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Any reason to upgrade amp from Denon X3600?



Active Member
Aug 28, 2020
In case anyone is still reading... I did perform some additional testing with the AB switcher I built.

My first test here was to compare the Denon X3600 output to a Nobsound Mini amp I had laying around. The Nobsound is a bargain basement class D amp, about 30 WPC, and only $34. Surely I'd hear some difference from the Denon X3600, which got a commendable review from Amir. Speakers are Philharmonic BMR. The Denon was set to "Pure Direct" mode, which disabled the subwoofers and any room correction/DSP. PC was the source, using HDMI.

The Nobsound's gain was too low for the Denon's pre-out output, compared to the Denon amp's output. To boost the gain, I used a JDS Lab atom (also well reviewed) as a preamp to the Nobsound. Now I could do some level matching:


From the frequency response plot, there is about a 2 dB low/high frequency roll-off from the Nobsound. This is probably because the amp has lower bandwidth than the Denon, so it would be expected.

For the blind listening test, I recruited my wife to control the AB switcher. She did not know which setting corresponded to which amp, so she was blind to it. I did not see the AB switcher, so I was blind to the setting. The AB switch was instantaneous; one click and the amps were toggled. The listening volume was 75-80 dB, which was on the loud side for us. We played various music, both lossless and streaming, and our conclusions can be summarized:
- For myself, I could not tell any difference whatsoever. Every time the amp switched, I struggled to hear any difference. I also saw the frequency response plots beforehand (my wife did not), and was looking for a high frequency difference, but couldn't hear it.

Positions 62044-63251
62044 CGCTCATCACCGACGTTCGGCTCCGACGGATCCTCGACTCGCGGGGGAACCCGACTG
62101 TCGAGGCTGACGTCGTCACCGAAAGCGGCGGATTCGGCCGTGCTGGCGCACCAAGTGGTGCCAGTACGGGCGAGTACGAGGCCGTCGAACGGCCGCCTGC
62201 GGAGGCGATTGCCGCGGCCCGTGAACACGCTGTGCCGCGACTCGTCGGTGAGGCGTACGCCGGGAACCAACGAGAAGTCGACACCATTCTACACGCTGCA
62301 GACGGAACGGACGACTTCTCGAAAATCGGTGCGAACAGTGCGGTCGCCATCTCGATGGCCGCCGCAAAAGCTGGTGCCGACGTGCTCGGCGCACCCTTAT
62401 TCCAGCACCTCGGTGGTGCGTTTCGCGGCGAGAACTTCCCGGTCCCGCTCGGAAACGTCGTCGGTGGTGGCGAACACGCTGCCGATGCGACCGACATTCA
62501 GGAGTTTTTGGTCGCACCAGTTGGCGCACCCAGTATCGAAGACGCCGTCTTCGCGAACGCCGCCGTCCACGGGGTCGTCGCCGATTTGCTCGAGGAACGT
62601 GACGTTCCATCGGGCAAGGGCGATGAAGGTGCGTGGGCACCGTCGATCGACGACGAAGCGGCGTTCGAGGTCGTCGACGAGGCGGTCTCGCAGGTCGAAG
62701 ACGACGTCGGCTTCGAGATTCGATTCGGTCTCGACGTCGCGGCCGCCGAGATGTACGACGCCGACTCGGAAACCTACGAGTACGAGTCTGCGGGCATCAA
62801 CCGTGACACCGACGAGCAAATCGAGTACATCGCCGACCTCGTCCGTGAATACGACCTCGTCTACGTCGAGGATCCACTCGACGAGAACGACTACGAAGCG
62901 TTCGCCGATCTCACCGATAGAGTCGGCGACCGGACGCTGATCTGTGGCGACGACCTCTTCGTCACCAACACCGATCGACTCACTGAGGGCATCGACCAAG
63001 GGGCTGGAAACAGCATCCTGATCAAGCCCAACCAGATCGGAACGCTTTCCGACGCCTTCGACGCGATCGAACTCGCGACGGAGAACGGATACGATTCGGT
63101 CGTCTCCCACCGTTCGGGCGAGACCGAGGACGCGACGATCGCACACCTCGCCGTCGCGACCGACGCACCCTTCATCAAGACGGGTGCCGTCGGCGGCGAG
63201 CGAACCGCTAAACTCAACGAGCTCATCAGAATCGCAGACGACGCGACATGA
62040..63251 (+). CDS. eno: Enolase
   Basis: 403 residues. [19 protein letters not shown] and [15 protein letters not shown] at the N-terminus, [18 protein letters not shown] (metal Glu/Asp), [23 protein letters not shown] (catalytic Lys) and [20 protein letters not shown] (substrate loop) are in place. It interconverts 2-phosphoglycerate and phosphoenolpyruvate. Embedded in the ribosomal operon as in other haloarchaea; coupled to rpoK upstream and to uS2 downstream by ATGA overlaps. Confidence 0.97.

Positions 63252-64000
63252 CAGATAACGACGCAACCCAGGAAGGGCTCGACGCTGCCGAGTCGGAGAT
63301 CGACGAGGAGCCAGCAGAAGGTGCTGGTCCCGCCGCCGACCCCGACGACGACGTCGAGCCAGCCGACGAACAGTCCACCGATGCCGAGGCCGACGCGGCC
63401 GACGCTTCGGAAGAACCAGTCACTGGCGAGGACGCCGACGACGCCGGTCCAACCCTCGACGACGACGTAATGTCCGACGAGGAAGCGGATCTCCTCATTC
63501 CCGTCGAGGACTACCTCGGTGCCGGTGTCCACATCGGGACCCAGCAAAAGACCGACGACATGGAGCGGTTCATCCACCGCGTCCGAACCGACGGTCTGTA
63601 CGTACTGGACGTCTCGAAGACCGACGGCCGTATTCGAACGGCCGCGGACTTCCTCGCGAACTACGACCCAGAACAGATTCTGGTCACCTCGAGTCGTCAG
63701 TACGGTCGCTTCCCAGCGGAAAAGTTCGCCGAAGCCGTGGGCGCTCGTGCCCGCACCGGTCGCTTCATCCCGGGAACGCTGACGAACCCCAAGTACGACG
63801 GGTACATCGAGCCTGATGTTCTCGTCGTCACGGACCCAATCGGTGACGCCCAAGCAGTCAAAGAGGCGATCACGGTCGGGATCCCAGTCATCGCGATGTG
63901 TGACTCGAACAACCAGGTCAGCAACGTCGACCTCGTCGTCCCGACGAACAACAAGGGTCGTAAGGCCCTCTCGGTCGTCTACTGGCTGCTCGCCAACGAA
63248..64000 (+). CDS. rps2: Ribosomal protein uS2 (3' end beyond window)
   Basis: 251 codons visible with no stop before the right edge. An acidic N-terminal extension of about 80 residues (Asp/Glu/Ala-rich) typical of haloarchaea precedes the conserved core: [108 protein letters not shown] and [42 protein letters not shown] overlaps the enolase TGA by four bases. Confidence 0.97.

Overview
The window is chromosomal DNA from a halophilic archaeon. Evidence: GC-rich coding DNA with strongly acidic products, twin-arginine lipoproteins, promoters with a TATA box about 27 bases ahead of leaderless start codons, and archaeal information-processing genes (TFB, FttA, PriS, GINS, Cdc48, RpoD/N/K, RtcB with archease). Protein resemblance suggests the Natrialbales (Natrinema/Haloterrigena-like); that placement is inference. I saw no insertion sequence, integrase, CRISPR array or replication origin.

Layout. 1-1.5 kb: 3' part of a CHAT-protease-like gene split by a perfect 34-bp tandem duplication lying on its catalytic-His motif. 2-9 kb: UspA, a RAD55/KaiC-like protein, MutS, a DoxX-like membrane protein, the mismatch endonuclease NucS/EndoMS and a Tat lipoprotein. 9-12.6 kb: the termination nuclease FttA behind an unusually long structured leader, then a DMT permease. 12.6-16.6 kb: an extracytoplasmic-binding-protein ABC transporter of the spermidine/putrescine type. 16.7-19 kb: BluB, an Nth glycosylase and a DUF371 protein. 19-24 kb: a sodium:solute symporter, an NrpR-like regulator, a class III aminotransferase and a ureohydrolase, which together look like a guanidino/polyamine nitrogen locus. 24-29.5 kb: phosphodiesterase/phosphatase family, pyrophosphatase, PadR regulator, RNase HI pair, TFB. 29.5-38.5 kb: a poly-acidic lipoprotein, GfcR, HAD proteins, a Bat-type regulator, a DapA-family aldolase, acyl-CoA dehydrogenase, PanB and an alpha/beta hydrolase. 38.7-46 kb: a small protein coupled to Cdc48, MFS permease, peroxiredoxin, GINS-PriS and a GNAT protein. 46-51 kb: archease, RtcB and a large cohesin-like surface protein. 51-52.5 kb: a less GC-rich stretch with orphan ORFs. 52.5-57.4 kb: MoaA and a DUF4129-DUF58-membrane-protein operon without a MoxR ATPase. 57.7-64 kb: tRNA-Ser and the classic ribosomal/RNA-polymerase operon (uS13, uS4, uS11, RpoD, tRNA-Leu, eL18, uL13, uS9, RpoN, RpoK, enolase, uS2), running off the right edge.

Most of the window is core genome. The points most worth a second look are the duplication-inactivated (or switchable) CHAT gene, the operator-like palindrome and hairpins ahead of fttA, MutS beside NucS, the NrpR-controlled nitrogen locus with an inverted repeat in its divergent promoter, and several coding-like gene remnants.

- Surprisingly, my wife was able to hear a distinct difference between the two amps. She was able to hear the attenuation in the high frequency of the Nobsound (which I told her after the test was over), that I was not. I presume she has more sensitive hearing than me.
- My wife's preference was for the Nobsound, because the high frequency roll-off made the highs less harsh. She also described that amp as sounding slightly more fuller in bass. The frequency response plots don't explain that, but I'm guessing it's a psychoacoustic effect where rolling-off the highs allows us to perceive lower frequencies better. This had me thinking - some amps, like tube amps, roll-off at high freqs, and give a "warm" or "tubey" sound, as described by some audiophiles. This seems to just be equivalent to a tone control. If an amp's undesirable traits (HF roll-off) are being used to compensate undesirable traits of a speaker (brightness), then that seems like a backwards way to achieve a desired tonal response. Better to use a DSP or a preamp with tone controls, I'd think.

So there you have it. My limited pseudo-scientific test found that there was a difference between a bargain basement $34 class D amp, and a well-measuring AVR, and the former had a slight preference subjectively. Ok so the next step is to get a better amp like a Hypex/Purifi. I may consider this later (after I'm back from some well-earned vacation). But given the law of diminishing returns, I suspect I won't hear a difference. I also suspect my wife will prefer the amp that has the HF roll-off, which a higher-end amp may not have.

One additional comment - I also tried the listening test and switching amps in "stereo" mode, which enables the subwoofers and Audyssey XT32 room correction. In this configuration, the Nobsound would occasionally make clicking/popping noises during certain parts of a song, and was repeatable (the same part of a song would always make the noise); the amp was probably clipping/distorting. This could suggest that room correction can decrease headroom on an amp, so one with higher power is needed; or, the room correction has dependence on some specific characteristics of the amp. I could have rerun Audyssey with the Nobsound to further explore that, but that's more work than I want to sign up for.
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